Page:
Camera+ Sees Major Update: Dozens Of Features, New API, Integration With WordPress, Foodspotting & More

Following increasing competition, most recently from SmugMug’s nifty Camera Awesome app, everyone’s favorite iPhone camera replacement app Camera+ is rolling out a major update today. There are a ton of new features in version 3.0 of the app, including speed improvements, multiple photo import, better sharing options, and more, but the biggest change isn’t really a consumer-facing feature at all – it’s an API.

Starting today, developers can integrate Camera+ into other apps or create web services that make use of the photos shared by the app’s millions of users. According to Camera+’s maker, Lisa Bettany, several developers are already integrating Camera+ into their apps using the new APIs, including WordPress, Tweetbot, Twitterific, Foodspotting and Twitterlator Neue.

For those unfamiliar (Android users?), Camera+ is the 10th best-selling paid iPhone app of all-time, and it recently shipped its 7 millionth copy. The app serves to replace the iPhone’s built-in camera with a number of additional options for editing and sharing photos.

With Camera+ version 3.0, which rolled out a day earlier than expected, there’s a long list of improvements, including the following:

  • A new app icon: The first thing you’ll notice is a new app icon, which is basically just a more polished version of the old one.
  • Better sharing: You can now share to multiple services, or multiple accounts on the same service, all at the same time. Sharing is also much faster than before.
  • Multiple photo library import: You can now import multiple photos from your photo library all at once. The import panel also now includes large thumbnails, zooming to view your photo large, and photo info.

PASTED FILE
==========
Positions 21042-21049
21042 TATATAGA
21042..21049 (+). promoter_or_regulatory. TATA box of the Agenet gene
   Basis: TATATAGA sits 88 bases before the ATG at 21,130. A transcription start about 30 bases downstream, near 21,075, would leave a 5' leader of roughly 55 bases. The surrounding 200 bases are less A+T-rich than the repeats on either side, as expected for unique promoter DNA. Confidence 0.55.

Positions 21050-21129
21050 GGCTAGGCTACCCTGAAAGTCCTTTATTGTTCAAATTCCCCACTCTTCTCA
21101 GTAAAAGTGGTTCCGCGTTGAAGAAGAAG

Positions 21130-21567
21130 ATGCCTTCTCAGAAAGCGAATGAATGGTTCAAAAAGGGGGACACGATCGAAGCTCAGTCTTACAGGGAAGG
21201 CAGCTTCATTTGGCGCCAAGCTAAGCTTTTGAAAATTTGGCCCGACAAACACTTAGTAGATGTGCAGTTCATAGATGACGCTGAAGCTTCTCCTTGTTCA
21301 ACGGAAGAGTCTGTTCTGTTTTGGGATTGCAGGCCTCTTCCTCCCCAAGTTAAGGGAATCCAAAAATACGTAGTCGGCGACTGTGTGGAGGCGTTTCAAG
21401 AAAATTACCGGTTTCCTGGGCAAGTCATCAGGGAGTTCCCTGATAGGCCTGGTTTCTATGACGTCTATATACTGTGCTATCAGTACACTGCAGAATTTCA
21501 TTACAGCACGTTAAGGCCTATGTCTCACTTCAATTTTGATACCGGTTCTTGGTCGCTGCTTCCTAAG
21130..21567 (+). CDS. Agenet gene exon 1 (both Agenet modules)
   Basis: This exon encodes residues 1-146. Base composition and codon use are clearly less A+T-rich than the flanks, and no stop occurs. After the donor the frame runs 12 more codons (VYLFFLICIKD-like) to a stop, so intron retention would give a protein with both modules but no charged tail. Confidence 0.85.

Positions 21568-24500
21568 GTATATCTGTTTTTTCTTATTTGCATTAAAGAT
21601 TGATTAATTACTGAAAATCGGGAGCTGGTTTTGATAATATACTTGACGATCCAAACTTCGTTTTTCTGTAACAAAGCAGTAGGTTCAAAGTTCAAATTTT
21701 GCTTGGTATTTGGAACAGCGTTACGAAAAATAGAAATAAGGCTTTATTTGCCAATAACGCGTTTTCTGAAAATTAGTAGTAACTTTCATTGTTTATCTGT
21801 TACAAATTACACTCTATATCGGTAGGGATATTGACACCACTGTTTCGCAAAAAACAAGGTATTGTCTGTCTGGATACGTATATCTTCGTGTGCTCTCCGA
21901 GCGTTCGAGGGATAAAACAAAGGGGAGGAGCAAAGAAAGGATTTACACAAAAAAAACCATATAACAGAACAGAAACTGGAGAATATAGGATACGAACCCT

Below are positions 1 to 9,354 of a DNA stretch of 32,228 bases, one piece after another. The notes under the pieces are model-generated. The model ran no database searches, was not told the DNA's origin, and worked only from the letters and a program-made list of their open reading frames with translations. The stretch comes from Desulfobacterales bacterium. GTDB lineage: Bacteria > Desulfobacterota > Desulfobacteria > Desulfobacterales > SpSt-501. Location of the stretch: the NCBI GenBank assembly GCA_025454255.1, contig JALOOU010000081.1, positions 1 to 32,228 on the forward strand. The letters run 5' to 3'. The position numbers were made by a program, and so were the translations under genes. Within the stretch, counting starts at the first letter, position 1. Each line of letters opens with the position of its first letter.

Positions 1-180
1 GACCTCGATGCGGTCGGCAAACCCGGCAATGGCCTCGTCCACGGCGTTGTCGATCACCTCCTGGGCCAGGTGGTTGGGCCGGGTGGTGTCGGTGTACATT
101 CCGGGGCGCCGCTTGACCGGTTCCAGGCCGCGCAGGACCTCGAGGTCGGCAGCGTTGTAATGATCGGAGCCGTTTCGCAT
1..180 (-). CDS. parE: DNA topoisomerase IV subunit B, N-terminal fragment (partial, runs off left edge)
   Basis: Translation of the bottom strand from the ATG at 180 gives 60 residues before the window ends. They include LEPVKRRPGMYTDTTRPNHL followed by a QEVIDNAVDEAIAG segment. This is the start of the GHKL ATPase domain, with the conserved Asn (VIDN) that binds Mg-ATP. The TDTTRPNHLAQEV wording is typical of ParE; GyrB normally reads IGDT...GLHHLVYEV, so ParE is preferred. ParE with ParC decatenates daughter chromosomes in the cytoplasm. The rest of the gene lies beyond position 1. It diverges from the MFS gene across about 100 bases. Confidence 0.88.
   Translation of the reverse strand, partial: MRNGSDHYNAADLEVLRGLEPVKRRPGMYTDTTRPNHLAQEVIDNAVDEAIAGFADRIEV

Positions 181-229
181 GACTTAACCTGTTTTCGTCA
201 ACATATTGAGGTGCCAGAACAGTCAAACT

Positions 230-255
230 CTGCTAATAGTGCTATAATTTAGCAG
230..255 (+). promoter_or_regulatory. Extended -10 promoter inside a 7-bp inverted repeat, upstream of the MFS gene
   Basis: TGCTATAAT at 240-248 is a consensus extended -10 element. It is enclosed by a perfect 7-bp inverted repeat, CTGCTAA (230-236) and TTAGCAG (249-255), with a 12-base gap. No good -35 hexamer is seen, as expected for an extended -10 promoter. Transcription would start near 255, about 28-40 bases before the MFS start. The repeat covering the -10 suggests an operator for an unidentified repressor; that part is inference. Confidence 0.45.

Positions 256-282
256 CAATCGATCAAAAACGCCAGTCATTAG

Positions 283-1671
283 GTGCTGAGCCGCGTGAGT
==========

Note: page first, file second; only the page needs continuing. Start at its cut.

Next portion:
• Workflows: New workflows let you either shoot a lot of photos in a row, without worrying about editing and sharing, or you can choose to edit and share each picture right after you take it.
  • Focus & exposure locks: With this feature designed more for photographers, you can now lock the focus and exposure of the camera, independently of each other.
  • APIs: There are a few, new comprehensive APIs for Camera+. The first part of the API is web widgets, which lets you add the photos from Camera+ to your own website. Next, there’s the app integration API for iOS. This one allows app developers to integrate Camera+’s high-quality photo shooting, editing, and sharing in their own iOS apps. Finally, there’s the web sharing API.
  • Improved Lightbox UI: In Camera+ 3, the Lightbox has been reworked to be more usable. The company warns it will “take a couple of seconds” to get used to the new Lightbox.
  • Create web link: This improvement to the Message feature (SMS sharing) aims to be even easier.
  • Tuned Clarity: Clarity is one of the app’s standout features. This improvement makes clarity even better, with specific tweaks just for the iPhone 4S
  • VolumeSnap setting in menu
  • Status bar in Lightbox: In the new version, the iPhone’s status bar is now visible.
  • Improved performance: The app’s performance has gotten a boost, and is more fluid and faster.
  • Notifications: Opt-in notifications can now alert you to update info, news, and about contests.

While this feature set will definitely have everyone hitting up their App Store app today to grab the update, the most interesting change is the Camera+ API. With some nearly 600,000 iOS applications, offering other developers the option to integrate Camera+ into their own applications will lead to even more usage and visibility. Not only will Camera+ be able to serve as the photo-taking interface within other non-photography focused apps like Foodspotting, it will also allow developers to include Camera+ users’ photos as an option in apps related to social sharing, like those Twitter apps, for example, mentioned above.

More than that, it positions Camera+ as a service, instead of just a utility. And that, in turn, means it could one day take on the default photo-sharing services like Flickr and Photobucket, if the company chose to do so. After all, where do most of your photos come from today? Your phone! Wouldn’t it make sense for the service that manages your online photos to be built from the ground-up for mobile photo sharing? Camera+ isn’t discussing its future plans in this arena, but it seems like an obvious next step for the company as the mobile photo-sharing market continues to grow.

The updated version of Camera+ went live in iTunes this morning.